so where is the page by page art book review? have i somehow missed this though my relentless scouring of the .org the past few restless nights?
come art book owners...spill the goods.
so where is the page by page art book review? have i somehow missed this though my relentless scouring of the .org the past few restless nights?
come art book owners...spill the goods.
I believe Prometheus posted one on youtube.
What about here??:skwink:
Just got my book today, so expect my review on the front page of the .org tomorrow. :)
Im a huge motu fan and i would definatly pay the 50 bucks to get a copy... but im too smart to pay 150 dollars... just my two cents but i still really want a copy!
yeah the one on youtube i have seen. the guy goes to fast when going through the pages and is annoying cause you want to see what is on the pages.
i just want a detailed description on what is on each and every page, especially the movie and pre-motu concept stuff
I have to agree with Prometheus' assessment of the book. 53 pages of material is really not worth the $50 from what we saw on there. I'm sure there are some cool concept drawings and such, but that price is a lot to ask. Add to that the chaos surrounding the way it was sold and resellers getting their hands on large quantities, and it's left a bad taste in my mouth regarding the book.
I had posted the link in a thread, but it was removed. I found the removal kind of odd considering it's now on the front page as part of the news. Ah, well...looking forward to Pixel Dan's review!
Just got mine today too. I was hoping it to be all artwork but a little history don't hurt none! :hmgrin:
Now, about the "future" movie art concept... :hmeek:
River’s Very Long, Informal Commentary and Page by Page Review of the MOTU Art Book- I beat ya Pixel Dan! *hug* :) Well, Pixel Dan and Gay Comic Geek can have the video review, I'll be the written review guy...
The book is divided up into four different sections, the first of which being devoted to the vintage line. There are several early story conceptual notes which explore the barbarian roots of He-Man, as well as notes on the development of what would eventually become the short-lived Powers of Grayskull line. It’s nice to see images of the Big Jim Eagle, Tiger, and Gorilla toys. Eagle and Tiger of course eventually went on to become Zoar and Battle Cat, while a proposed Gygor Gorilla character never made it into production.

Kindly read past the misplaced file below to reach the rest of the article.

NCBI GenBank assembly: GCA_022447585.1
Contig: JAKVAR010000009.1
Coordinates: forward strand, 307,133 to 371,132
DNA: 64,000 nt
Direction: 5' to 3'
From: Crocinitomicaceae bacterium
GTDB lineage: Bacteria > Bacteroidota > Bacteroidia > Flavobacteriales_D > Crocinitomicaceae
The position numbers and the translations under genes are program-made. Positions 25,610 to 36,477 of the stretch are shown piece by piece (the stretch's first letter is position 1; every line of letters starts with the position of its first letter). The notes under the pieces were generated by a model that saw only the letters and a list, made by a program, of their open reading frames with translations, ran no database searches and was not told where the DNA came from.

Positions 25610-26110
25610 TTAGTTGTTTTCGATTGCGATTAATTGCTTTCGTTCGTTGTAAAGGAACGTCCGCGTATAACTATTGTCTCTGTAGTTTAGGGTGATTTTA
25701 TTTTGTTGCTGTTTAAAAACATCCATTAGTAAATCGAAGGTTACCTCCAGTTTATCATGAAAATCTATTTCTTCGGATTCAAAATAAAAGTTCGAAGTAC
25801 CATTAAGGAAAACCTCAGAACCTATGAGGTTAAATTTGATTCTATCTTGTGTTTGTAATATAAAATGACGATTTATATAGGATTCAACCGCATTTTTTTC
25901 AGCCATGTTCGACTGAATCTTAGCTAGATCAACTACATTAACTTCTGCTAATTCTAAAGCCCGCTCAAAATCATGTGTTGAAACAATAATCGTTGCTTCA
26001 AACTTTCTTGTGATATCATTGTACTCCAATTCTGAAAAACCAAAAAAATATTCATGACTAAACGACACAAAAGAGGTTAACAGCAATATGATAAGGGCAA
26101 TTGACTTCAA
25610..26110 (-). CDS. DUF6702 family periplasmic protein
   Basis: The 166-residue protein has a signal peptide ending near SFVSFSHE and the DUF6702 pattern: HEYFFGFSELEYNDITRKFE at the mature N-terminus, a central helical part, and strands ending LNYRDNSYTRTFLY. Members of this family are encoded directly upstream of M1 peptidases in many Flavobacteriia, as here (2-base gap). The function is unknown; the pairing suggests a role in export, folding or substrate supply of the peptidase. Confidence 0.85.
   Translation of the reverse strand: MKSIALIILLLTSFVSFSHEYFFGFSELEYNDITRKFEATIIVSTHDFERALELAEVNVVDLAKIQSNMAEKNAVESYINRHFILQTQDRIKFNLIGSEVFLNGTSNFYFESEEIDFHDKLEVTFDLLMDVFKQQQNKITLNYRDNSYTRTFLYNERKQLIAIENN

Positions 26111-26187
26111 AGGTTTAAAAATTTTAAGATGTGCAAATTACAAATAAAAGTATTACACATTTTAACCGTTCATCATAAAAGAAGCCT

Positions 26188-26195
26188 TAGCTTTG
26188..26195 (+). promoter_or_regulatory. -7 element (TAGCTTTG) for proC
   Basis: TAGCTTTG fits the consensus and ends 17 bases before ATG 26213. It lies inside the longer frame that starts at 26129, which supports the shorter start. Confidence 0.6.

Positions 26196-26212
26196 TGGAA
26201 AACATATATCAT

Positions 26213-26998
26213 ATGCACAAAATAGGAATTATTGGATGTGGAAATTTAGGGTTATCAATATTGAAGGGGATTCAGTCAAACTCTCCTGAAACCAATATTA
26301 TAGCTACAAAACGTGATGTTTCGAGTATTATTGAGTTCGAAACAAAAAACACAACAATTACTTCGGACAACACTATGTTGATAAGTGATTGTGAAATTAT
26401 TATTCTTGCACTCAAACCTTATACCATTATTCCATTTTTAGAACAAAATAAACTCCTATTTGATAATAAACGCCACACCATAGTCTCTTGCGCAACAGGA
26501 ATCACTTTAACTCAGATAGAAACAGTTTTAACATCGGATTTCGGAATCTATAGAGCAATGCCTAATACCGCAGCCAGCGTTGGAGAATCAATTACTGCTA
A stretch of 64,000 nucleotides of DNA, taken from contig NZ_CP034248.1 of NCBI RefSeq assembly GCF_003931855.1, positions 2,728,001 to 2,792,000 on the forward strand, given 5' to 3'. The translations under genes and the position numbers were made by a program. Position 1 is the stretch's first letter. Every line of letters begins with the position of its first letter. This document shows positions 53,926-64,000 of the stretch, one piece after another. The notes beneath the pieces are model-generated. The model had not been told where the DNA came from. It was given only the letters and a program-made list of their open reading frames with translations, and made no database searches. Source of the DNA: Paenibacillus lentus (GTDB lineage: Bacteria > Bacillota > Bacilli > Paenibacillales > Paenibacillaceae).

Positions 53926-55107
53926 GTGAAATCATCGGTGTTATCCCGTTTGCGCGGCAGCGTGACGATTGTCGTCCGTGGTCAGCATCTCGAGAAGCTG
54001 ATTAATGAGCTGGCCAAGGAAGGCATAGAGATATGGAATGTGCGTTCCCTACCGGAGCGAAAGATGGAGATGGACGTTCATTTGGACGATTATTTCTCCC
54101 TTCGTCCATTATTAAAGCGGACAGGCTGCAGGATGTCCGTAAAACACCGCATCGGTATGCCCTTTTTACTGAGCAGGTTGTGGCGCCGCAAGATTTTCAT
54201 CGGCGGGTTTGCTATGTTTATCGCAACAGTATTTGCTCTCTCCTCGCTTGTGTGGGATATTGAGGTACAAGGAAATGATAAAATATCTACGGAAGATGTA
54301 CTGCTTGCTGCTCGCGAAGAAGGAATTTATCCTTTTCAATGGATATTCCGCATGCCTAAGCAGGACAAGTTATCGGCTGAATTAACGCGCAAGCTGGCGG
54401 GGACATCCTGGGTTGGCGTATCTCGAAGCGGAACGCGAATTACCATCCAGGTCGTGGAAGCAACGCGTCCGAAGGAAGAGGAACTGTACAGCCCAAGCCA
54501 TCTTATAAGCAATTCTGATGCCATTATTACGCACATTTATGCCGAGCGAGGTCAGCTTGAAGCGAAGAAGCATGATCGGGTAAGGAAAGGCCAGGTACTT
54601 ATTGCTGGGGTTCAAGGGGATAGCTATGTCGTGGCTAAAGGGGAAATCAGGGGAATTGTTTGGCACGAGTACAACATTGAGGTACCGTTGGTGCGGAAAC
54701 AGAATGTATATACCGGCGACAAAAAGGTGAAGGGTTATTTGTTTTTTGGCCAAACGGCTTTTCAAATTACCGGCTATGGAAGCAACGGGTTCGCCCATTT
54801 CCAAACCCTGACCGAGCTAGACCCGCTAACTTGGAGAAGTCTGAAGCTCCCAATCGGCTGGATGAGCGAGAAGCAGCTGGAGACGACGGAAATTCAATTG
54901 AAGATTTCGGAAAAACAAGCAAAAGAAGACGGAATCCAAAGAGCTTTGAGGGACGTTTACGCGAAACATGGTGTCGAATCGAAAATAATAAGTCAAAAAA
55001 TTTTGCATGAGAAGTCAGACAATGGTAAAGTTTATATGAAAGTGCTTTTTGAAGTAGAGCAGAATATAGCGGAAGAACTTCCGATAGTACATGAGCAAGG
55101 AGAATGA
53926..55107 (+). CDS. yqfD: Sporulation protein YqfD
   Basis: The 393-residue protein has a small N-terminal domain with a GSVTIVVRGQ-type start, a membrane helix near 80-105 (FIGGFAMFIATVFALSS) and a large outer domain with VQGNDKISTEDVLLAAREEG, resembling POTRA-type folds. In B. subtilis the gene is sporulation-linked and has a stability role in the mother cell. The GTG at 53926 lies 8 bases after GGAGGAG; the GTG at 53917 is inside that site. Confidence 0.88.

Apparently The Fighting Foe-Men was an early working title for the Masters of the Universe line, which included characters by the name of Vikor the Barbarian, Red Beast, and Demo-Man. The images of Vikor and Demo-Man, and much of the early concept work featured in the art book are available on the Grayskull Museum website, or by searching the internet. Vikor, a barbarian warrior with a very strong resemblance to Frazetta’s rendition of Conan, obviously went on to become the character we all know and love as He-Man. Red Beast, Demo-Man, and Wing Man would soon become Beast Man, Skeletor, and Stratos. Most of the original notes and color swatches for these early concept designs are included as well. A few of the early concept drawings are of images that I haven’t seen previously, such as Ram Man, X-Man (Trap Jaw), Sultress (Evil-Lyn), and Man-E-Faces.
Moving on, we are subsequently treated to several images from Mattel’s catalogue ad pages, which featured images of the actual toys. These are in really nice quality, and it’s especially good to see the catalogue ad image for the Eternia play set and images of later figures such as Scare Glow, Ninjor, and Sorceress. Next, we come to a brief mention of the mini-comics. While we are shown a few pages from the very first mini-comics, I feel that much more could’ve been done with this section. As the Gay Comic Geek mentioned in his video review of the art book, maybe other volumes will delve into the mini-comics further. By contrast, the card back art is represented quite well, with over two dozen card back images depicted.